This tea has disappeared and reappeared on Hou De a few times, and there are only a few ounces left at present.  Since I've got quantity I'll be happy to share a sample with the first whoever leaves the first two comments--international people included!  You'll have to email me your address once you see you've made it.

7 comments:

Ender P. said...

I would love to try some! I've been dabbling in tea for awhile now but I have not gone much past the widely available stuff (Adagio, etc.). Big oolong fan.

Ender P. said...
This comment has been removed by the author.
Elliot Knapp said...

Ender;
They both came through, comment moderation is on to prevent spam. Shoot me your mailing address and I'll get you some tea in the mail!

Eugenius Smith said...

Hi Elliot, if there's still an open slot for a second sample, I'm game to give it a try. I'm not a big fan of the green TGY that's flooding the market nowadays, and I think it'd be interesting to see the interaction between traditional processing technique (my personal preference) and a less traditional terroir.

If not, thanks for sharing your experience with this tea as well as your thoughts on the drawbacks of tea competitions. I always find it a little saddening to see a more mainstream culture chipping away at the more artisanal and less profitable side of tea, although it is heartening to see examples of innovation while holding onto some more orthodox influences such as this one.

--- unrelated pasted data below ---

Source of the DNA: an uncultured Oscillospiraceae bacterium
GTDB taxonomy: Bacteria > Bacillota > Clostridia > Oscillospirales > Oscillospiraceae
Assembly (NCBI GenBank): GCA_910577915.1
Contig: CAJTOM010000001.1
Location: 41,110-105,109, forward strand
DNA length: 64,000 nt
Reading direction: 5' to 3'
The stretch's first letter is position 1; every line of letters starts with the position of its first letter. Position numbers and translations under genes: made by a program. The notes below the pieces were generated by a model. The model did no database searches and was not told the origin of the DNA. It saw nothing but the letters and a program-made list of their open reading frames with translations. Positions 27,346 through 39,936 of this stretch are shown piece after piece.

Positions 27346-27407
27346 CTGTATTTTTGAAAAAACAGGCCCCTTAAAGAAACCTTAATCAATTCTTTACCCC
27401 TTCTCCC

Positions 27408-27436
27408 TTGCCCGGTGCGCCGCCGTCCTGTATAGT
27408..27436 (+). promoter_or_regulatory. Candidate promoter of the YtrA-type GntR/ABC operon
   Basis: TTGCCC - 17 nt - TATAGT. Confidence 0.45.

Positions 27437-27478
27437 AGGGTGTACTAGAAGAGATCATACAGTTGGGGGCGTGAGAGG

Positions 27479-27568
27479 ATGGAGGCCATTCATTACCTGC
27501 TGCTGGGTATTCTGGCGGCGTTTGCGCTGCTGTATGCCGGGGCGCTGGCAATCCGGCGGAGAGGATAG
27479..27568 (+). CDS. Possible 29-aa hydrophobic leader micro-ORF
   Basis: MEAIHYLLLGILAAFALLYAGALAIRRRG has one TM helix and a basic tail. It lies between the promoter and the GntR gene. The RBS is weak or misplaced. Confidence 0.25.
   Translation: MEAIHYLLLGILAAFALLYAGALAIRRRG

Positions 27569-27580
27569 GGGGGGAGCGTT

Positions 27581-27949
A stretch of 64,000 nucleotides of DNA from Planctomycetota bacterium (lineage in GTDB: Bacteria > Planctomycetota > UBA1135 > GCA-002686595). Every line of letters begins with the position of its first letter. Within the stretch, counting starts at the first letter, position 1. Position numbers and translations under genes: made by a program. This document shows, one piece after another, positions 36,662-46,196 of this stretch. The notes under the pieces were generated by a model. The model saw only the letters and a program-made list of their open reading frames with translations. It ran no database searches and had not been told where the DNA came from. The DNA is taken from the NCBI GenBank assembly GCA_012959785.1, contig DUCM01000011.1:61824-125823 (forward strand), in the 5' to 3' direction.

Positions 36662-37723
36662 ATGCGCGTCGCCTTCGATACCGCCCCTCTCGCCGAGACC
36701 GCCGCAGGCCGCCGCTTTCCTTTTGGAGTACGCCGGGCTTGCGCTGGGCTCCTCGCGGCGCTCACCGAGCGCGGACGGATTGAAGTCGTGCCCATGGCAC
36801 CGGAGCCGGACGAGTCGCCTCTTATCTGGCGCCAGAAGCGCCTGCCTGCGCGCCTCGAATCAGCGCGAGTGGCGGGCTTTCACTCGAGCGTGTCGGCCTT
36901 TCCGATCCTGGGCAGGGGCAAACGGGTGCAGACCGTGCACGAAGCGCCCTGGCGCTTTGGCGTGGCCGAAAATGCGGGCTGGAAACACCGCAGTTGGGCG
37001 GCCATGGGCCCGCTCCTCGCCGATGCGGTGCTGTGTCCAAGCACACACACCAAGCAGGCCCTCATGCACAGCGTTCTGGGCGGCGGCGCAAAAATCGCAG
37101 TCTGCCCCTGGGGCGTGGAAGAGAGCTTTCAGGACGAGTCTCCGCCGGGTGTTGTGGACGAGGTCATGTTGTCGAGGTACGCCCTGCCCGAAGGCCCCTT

-Eugenius

Rayuela said...

Hi,
I live in Denmark, but if that's not too far or the sample to fly, I should very much like to try a competition Muzha.

Elliot Knapp said...

That does 'er--Eugenius and Rayuela, please email me (the link is in my profile section on the blog) your mailing addresses and I'll get some tea in the mail for you! Great to hear from a Danish reader--according to Google's stats it's my #4 country of readership. Excited to meet some new tea friends!

RTea said...

cool, competition Muzha. If you're willing to share another sample, we can meet at FLT sometime. I'll trade a 3rd place Muzha from 2009 and a 2nd place from 2007 or 2008. Can't guarantee they'll be as delicious as yours (per my latest blog post) but it'll give you some more ideas about the variation of the competition winners from Muzha. Unfortunately for roasty lovers like us, the trend for winners is going greener, with more moderate roasting and lower oxidation (it gives it more of that floral quality at the expense of the rich body).

Rich